GRATs are Great--If Designed Right
The Grantor Retained Annuity Trust is one of the hottest—and trickiest—wealth transfer strategies.
The resourceful business owner in today's economy is forced to be more receptive to the various vehicles, both simple and complex, that offer significant tax saving opportunities. Passing the business to the next generation is an increasingly difficult task requiring considerable foresight and planning. A top estate tax bracket of 60 percent (including the 5 percent surtax on estates between $10 million and $21.4 million) makes it imperative to consider gifts to heirs to reduce the overall taxable estate.
One option currently receiving a lot of attention is the Grantor Retained Annuity Trust (GRAT). A GRAT is a form of leveraged gift in which a donor makes an irrevocable transfer of an asset while retaining an income interest for a specified number of years. If the donor outlives the term of the trust, the balance of the trust assets will be excluded from the donor's estate and pass to the beneficiaries at a fraction of its original value; the present value of the income interest, valued using IRS tables, is deducted from the value of the gift. Thus, the retention of an income interest by the donor causes a reduction in the value of the gift to the ultimate beneficiary.
The GRAT can have an almost magical effect in the right circumstances and with proper tax planning. It accomplishes the seemingly contradictory aims of maximizing wealth transfer and maximizing retirement income.
Consider the example of a 60-year-old businessman who wishes to make a gift of stock in the family business to his two children. Let's assume the shares have a total value of $5 million. A qualified appraiser has determined that the gift should be valued using a 35 percent minority discount. Thus, the value at the time of the transfer is $3,250,000.
Let's say the term of the income interest to be retained by the donor is eight years (the GRAT term), and he is to receive a fixed annual income from the trust of $474,500 (annual payout). The fraction of the value that is taxable—the gift factor—is 0.15965; when multiplied by $3,250,000, this results in a gift value of $518,863.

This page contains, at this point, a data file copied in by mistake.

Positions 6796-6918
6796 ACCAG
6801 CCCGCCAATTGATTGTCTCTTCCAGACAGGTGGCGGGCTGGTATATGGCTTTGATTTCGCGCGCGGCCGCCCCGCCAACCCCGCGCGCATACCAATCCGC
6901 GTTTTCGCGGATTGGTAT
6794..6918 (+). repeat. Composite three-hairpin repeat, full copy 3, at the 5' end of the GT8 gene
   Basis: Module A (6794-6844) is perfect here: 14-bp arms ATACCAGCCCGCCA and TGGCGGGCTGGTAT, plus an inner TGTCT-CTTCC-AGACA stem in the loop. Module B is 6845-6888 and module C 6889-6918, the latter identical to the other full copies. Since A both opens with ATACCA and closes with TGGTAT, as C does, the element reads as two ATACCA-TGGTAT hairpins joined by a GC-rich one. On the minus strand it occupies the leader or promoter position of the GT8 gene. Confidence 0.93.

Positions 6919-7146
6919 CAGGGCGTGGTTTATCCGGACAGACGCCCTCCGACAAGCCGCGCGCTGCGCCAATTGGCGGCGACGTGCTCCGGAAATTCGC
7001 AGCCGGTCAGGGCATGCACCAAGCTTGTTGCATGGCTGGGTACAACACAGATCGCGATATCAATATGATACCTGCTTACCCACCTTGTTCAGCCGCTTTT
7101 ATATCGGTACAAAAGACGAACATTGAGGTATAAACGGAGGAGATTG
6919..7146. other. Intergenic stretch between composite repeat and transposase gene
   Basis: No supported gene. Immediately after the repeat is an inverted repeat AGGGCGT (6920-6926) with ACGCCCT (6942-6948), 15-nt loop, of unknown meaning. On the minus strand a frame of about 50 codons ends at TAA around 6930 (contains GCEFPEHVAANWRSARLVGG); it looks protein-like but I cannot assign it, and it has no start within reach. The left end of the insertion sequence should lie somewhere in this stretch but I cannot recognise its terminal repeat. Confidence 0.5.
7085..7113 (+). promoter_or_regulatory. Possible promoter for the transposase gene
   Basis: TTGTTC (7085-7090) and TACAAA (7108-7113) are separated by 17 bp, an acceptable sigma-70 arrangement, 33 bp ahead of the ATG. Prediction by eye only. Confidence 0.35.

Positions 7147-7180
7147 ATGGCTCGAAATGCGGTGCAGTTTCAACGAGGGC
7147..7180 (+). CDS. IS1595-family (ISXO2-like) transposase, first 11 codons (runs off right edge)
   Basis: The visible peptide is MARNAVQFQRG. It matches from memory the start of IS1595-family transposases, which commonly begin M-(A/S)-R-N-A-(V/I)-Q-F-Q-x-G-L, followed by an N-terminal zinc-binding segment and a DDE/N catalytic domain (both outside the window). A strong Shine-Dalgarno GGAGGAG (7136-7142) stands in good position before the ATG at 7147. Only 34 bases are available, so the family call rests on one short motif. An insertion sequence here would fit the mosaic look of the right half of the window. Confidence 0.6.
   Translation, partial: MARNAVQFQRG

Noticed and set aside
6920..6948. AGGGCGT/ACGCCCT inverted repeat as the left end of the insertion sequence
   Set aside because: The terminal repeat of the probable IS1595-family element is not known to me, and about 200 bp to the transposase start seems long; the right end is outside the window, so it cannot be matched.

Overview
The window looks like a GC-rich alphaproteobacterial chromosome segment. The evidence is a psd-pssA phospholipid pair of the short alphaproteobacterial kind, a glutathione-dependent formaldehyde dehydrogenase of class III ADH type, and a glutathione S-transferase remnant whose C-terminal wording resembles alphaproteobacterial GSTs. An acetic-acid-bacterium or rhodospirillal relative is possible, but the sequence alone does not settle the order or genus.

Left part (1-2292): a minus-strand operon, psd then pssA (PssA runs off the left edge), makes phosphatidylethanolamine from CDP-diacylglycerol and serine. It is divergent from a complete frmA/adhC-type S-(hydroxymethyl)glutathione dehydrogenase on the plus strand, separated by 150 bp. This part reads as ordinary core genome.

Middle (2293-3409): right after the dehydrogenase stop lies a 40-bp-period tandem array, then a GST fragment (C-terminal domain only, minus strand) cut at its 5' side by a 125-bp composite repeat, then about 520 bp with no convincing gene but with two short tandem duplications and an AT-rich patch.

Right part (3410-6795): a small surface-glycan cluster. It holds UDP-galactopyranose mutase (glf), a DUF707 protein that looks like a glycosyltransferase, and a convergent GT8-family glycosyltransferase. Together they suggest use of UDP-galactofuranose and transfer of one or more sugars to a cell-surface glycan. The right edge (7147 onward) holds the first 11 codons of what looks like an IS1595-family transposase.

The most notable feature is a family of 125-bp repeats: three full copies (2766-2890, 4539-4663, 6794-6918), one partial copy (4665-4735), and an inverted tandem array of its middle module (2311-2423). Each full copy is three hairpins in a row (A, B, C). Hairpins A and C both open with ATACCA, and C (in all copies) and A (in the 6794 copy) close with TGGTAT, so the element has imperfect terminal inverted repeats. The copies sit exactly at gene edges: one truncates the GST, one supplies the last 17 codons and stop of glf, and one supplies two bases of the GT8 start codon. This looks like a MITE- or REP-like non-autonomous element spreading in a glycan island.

If the business owner has not used his unified credit for prior gifts, he may apply it against this transfer and avoid paying any gift tax. Even if the stock does not appreciate, the estate at the end of the eight-year period will have transferred a $5 million asset at a $518,863 value. Given a 55 percent marginal estate tax rate, the tax savings at the end of the eight-year period will be $2,464,625. At the end of 15 years, if the stock appreciated at 4 percent, the value would increase to $9,004,718 for an estate tax savings of $4,667,220.
The estate tax savings from a GRAT with an eight–year term. The blue line shows the estate tax savings from a $5 million asset put in the GRAT. Savings begin at the end of the eighth year (no tax savings are realized until then) and rise rapidly thereafter. The bars show the accumulated income from the asset in the subsequent seven years. If the donor dies before the end of the eighth year there will be no estate tax savings.
After the GRAT term, all the asset income is payable to the beneficiaries. Assuming the company's pre-tax income, initially $525,000 (this gives a cushion over the $474,500 annual payout), grows at 4 percent and the money is invested at 4 percent, the 15-year estate tax savings projection grows to $7,337,073. (See graph above.)
For a variety of reasons, now is a good time to give the GRAT some serious thought. Shares of a closely held business that are put in the trust may benefit from the minority discount now permitted by the IRS for non-controlling stock interests. Minority discounts work well with a GRAT because of their effect on the GRAT gift factor. Using the same example, if the $5 million of stock was transferred into the GRAT without a minority discount, the gift would be valued at $2,268,873. This means that the 35 percent discount actually yields a 77 percent discount for the gift.
Another reason that GRATs are attractive at this time is low interest rates. The GRAT works by subtracting the present value of the annuity payments from the fair market value of the gift. The present value is determined by using the rate calculated monthly by the IRS known as the Section 7520 rate, which is 120 percent of the Applicable Federal Midterm Rate. The 7520 rate, which is 6.4 percent at the time of this writing, creates a highly favorable tax environment for a GRAT. The lower the 7520 rate, the higher the value assigned to the retained income interest. If the 7520 rate were 10 percent, as it was just few years ago, the $518,863 gift, without adjusting the payout or GRAT term, would become a $858,900 gift. Because donors are often reluctant to part with income, the GRAT may be drafted to allow the donor to receive all the income generated by the assets. The savings are still substantial ($4,667,220) and the donor is more comfortable making a considerable gift.